Religion in the Digital Age

The subtitle of this blog reads, “searching for humanity in a technological world.”  At the core of this statement lies a belief that our lives have meaning and purpose. For better or worse, we live in an increasingly digital world, and it’s our goal to search for how we can retain the rich cultural and individual value of our lives within this modern context.

No matter what your personal beliefs are, it would be hard to deny that religion has and still does give meaning to the lives of billions of people on earth; that it has been a huge part of the historic, political, and cultural story of humanity; that most of us practice or have at least been affected in some way by religion.

prayer

It’s also hard to deny that how we live, work, play, and communicate have all been altered by modern technology.  (If you aren’t convinced of this, read some of our other articles!)

So what about religion–has the practice of religions changed?  Have they converted their teachings to PDF files?  Can you download an app that helps you remember the Muslim prayer times or to not eat fish on Fridays during Lent? (More on this to come in future posts).

pope tweets

A bigger question may be is this an issue at all, or am I splitting hairs?

As you can guess, I think it is something worth looking into. On one side of the spectrum, social media opens up huge outlets of communication for religions to tap into and spread their messages–i.e. the Pope’s Twitter account.  Social media allows religions to instantly access the home pages of millions of people; no more going from door to door with clip boards and pamphlets.

On the other hand, much of what is at the core of religions happens between two people face to face.  Showing true love and forgiveness for one another is hard to do in 140 characters.  And a heartfelt discussion about your prayer life isn’t likely to happen on a Facebook wall. You can’t get down and dirty serving the poor from behind a laptop screen.  In essence, I think a true experience of religion requires interaction in the physical world with the other person, whether that person is your Priest, Rabbi, a homeless woman, your spouse or friend.

jewish altar

This post is NOT meant to give answers, but just to get you thinking about these ideas that we’ll be diving into in our series on religion.  I don’t pretend to have the answers, but hopefully we’ll be able to discover some insights along the way.  Stay tuned!

MDB

Images from:

jspace.com, muslimvoices.org, and Pope Francis’ Twitter page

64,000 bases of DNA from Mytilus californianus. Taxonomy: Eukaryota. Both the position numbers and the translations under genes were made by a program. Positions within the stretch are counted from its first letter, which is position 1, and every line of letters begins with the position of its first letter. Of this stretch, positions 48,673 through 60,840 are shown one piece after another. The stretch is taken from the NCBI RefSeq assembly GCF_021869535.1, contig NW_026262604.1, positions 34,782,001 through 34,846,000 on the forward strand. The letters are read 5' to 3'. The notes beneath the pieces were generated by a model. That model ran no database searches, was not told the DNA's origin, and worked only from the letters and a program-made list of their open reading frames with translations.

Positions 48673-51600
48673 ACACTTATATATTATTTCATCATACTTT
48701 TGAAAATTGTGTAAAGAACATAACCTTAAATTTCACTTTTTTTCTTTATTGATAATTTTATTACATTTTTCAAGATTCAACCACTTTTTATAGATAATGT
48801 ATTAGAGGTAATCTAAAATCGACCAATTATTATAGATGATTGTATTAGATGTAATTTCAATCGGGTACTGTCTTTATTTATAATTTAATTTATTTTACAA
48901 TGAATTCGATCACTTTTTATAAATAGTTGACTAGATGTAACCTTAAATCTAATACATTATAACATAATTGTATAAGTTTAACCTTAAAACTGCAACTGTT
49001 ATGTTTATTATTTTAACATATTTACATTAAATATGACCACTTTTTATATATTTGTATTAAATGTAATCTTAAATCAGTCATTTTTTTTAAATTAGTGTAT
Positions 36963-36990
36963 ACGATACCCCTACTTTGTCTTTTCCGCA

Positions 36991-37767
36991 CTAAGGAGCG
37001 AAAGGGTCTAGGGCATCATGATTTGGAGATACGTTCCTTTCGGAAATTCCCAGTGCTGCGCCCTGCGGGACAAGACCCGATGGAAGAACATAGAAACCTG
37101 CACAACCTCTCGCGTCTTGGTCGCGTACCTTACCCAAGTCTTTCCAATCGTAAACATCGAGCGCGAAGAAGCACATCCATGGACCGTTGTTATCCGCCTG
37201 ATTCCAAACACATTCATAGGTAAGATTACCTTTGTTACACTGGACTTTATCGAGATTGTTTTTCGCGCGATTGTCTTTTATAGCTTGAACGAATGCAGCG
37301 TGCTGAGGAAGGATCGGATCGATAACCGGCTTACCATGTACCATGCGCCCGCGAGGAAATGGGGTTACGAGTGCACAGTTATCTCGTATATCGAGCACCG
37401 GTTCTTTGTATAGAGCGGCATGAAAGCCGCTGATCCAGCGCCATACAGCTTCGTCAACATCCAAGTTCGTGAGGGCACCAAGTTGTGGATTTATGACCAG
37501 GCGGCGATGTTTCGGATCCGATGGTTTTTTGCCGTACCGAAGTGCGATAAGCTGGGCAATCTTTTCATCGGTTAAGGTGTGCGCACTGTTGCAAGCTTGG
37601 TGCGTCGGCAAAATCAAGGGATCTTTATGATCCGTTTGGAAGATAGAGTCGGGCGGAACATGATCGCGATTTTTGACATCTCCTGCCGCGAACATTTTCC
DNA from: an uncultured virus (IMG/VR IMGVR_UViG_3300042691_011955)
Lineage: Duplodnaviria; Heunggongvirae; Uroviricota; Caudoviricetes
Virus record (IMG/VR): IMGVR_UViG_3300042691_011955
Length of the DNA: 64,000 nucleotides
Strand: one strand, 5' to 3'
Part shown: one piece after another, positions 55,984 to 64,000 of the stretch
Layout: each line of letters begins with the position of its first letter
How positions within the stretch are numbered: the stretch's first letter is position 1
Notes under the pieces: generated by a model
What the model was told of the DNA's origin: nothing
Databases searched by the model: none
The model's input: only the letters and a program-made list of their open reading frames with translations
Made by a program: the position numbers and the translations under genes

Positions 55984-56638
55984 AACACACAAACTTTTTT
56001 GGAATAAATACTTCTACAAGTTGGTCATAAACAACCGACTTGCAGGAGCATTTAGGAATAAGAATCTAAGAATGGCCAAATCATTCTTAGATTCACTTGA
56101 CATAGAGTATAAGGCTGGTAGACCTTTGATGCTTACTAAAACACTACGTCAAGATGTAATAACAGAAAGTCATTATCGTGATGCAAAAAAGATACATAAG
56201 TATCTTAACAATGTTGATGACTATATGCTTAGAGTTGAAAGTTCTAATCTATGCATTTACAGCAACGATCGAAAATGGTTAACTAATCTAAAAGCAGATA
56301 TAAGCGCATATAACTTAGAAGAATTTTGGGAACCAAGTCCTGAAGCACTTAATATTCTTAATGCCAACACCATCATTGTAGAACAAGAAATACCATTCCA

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Top 8 Reasons to Use a Map

As the writer of a blog that (mostly!) criticizes technology, it’s not surprising that I don’t have a smart phone.  However, I was almost changed of my stubborn, “dumb” phone ways a few weeks ago.

I was a groomsman in a good friend’s wedding in Savannah, GA ,a city I don’t know too well.  Between rehearsal dinners, wedding errands, and jumping around hotels, I realized that I was completely dependent on my friends’ iPhones to navigate the city.

What’s the point of not having a smart phone if I have to rely on others’ phones to get by?  How can I be so dependent and helpless in a new city?  As you can guess, my world began to collapse.

antique-maps-world

Then someone suggested that I just get a map.  So I grabbed a free, not-to-scale cartoon map from the Holiday Inn and set out to conquer the city.  Here’s why you should too:

8.  Blindly following Siri’s directions gets you from A to B, but it doesn’t help you actually learn the layout of a city.  Using a map helps you understand the layout and geography of a new locale.
7.  It makes you feel like Ferdinand Magellan.  Just on a slightly smaller scale.
6. Maybe it’s just me, but looking at a map and planning your day over coffee with friends is a great way to start a morning.
5. When a phone has only one bar, you’re in trouble.  When a map has only one bar, all it means is that you know exactly where you’ll end up that night.
4. You can fix a map with tape.
3. It’s a great skill to have, and the more you practice the easier it gets.
2. Contrary to what Verizon wants you to think, there’s a lot of un-connected places even in America where you can’t get cell phone or GPS service.
1. If the world goes the way of The Walking Dead, you’ll want to have your map of Georgia on hand.

dead

So go grab your map, machete, and Indiana Jones hat and go discover the unknown.  I’ll see ya there.

Images from:
travelbetweenthepages.com
wall.alphacoders.com